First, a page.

New Journal of Glass and Ceramics
Vol.2 No.1(2012), Article ID:16975,6 pages DOI:10.4236/njgc.2012.21001

Investigation of Crystallization and Microstructure of Na2O-CaO-P2O5-SiO2-Al2O3 Bio Glass Ceramic System

Bahman Mirhadia1, Behzad Mehdikhanib2*

1Engineering Department, Imam Khomeini International University, Qavin, Iran; 2Ceramic Department, Standard Research Institute, Karaj, Iran.

Email: *,

Received September 15th, 2011; revised October 25th, 2011; accepted November 3rd, 2011

Keywords: Bio Glass-Ceramic; Alumina; Crystallization; Mechanical Behavior


The effects of Al2O3 on the crystallization behavior of glass compositions in the Na2O-CaO-P2O5-SiO2 system were investigated by differential thermal analysis (DTA), X-ray diffraction (XRD) and scanning electron microscopy (SEM). In this system, thermal parameters of glasses were studied by DTA. The density of the glass ceramic samples was measured by Archimedes’ method. It was found that the glass-ceramic containing 2.0 molar percent Al2O3 had desirable sintering behavior and reached to an acceptable density. Phase investigation and micro structural study were performed by XRD and SEM, respectively.

1. Introduction

Bioglasses can be classified by chemical compositions which include SiO2, CaO and P2O5, Na2O, K2O, MgO, Al2O3, CaF2, B2O3 and other compositions as optional [1-4]. The main bioactive glasses, glass-ceramics and ceramics used clinically are bio glass in the system Na2O-CaO-P2O5-SiO2 hydroxyapatite (Ca10(PO4)6(OH)2), tricalcium Phosphate Ca3(PO4)2, HA/TCP of different phases, ceramics and glass-ceramics, A/W containing crystalline oxyfluoroapatite [(Ca10(PO4)6O,F) and wollastonite (CaSiO3) in MgO-CaO-SiO2 glassy matrix [5,6]. Na2O-CaO-P2O5-SiO2 glass ceramic is a commercially available inorganic material, which has been used as bone replacement for more than 20 years [1]. This is the first bioactive glass developed by Hench et al. in 1969 [7]. They are excellent biomaterials because they are nontoxic, they match the composition of natural bone, and show excellent integration with bone in the framework of in vitro and in vivo studies. Unfortunately, the low toughness of bioactive glass has limited its use to non-load-bearing applications [8,9]. Crystallization of bioactive glasses may be the best way to improve their mechanical properties [8,10,11]. It has been reported [12] that some glass-ceramics in the Na2O-CaO-P2O5-SiO2 system, containing apatite and wollastonite phases, with good mechanical properties and the ability of forming tight chemical bonds with living bone can be produced through sintering and subsequent crystallization of glass powders. The effect of compositional changes on the bioactivity [13] and the crystallization behavior of some glass-ceramics located in certain compositional regions of the system have also been investigated [14]. The addition of a network former oxide like Al2O3 reduces the glass dissolution compare to other bioactive glasses. This lower dissolution and the lower release in aluminum lead to the formation of the (Si, O, Al) layer. On the other hand, addition of network formers could significantly reduce the bioactivity of the material because the ability to form an apatite is reduced as the ionic field strength increases. This is not the case with 2.0 mol% of Al2O3, in our study there is the formation of a (Ca, P) rich layer [15]. The main objective of the present investigation is to study the effect of Na2O replacement by P2O5 on the hardness of the above mentioned glass-ceramics. The effect of these composition changes on the crystallization behavior of these materials, in relation to their mechanical properties was also investigated.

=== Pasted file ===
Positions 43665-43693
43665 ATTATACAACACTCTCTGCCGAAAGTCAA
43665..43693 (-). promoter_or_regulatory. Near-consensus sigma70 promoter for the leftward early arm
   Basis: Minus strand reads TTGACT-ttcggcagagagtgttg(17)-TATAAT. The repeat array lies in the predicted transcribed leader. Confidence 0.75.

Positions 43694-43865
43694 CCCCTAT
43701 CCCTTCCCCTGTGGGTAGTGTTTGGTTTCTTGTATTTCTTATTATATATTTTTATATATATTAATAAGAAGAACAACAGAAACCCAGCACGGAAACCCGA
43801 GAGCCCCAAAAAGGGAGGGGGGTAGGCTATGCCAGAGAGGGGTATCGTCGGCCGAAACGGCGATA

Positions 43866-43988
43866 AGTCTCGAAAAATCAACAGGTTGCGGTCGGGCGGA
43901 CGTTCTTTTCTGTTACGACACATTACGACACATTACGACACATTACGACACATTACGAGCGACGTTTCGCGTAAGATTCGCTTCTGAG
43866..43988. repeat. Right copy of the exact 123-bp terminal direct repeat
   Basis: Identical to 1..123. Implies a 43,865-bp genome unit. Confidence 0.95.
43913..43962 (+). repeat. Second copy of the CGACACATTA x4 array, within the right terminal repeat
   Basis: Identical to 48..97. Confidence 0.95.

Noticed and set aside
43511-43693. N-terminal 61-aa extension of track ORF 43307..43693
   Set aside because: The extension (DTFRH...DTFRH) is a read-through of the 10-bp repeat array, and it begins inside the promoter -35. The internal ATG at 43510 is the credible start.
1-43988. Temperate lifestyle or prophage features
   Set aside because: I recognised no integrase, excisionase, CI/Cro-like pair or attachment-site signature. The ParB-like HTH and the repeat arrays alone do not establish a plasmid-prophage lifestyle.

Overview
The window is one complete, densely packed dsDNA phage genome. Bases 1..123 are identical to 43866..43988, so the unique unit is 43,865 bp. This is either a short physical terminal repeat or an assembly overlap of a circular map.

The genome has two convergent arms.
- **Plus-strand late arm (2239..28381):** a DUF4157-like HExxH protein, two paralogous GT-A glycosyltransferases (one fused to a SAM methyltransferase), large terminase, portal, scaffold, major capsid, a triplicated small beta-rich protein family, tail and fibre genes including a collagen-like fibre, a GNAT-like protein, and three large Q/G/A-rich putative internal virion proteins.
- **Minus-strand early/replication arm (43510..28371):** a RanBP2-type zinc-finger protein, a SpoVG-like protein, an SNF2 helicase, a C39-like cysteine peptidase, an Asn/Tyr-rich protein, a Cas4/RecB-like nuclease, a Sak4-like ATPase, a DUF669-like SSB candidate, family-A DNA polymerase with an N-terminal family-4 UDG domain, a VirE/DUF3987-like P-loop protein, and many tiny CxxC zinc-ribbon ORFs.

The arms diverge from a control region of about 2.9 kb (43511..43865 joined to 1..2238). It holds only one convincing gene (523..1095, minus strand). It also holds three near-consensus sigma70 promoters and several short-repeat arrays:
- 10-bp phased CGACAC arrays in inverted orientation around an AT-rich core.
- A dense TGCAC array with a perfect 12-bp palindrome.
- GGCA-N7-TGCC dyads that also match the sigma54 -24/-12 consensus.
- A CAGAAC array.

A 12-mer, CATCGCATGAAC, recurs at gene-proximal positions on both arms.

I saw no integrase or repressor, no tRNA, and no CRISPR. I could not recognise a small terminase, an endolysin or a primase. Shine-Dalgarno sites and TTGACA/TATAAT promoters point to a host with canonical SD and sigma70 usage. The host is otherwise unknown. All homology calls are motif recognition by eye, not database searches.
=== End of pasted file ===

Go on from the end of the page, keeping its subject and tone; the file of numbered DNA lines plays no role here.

2. Experimental

The glass of Na2O-CaO-P2O5-SiO2 was prepared by the melt quench technique. The glass compositions in the mol% are given in Table 1. The glass batches were prepared from reagent grade powders: calcium carbonate (CaCO3, 100%), quartz (SiO2, 99.9%) and sodium carbonate (Na2CO3, 99.98%), ((NH4)2HPO4, 99.8%), Alumina (Al2O3, 99.9%). The amounts of oxides were

Table 1. Nominal glass compositions (mol%).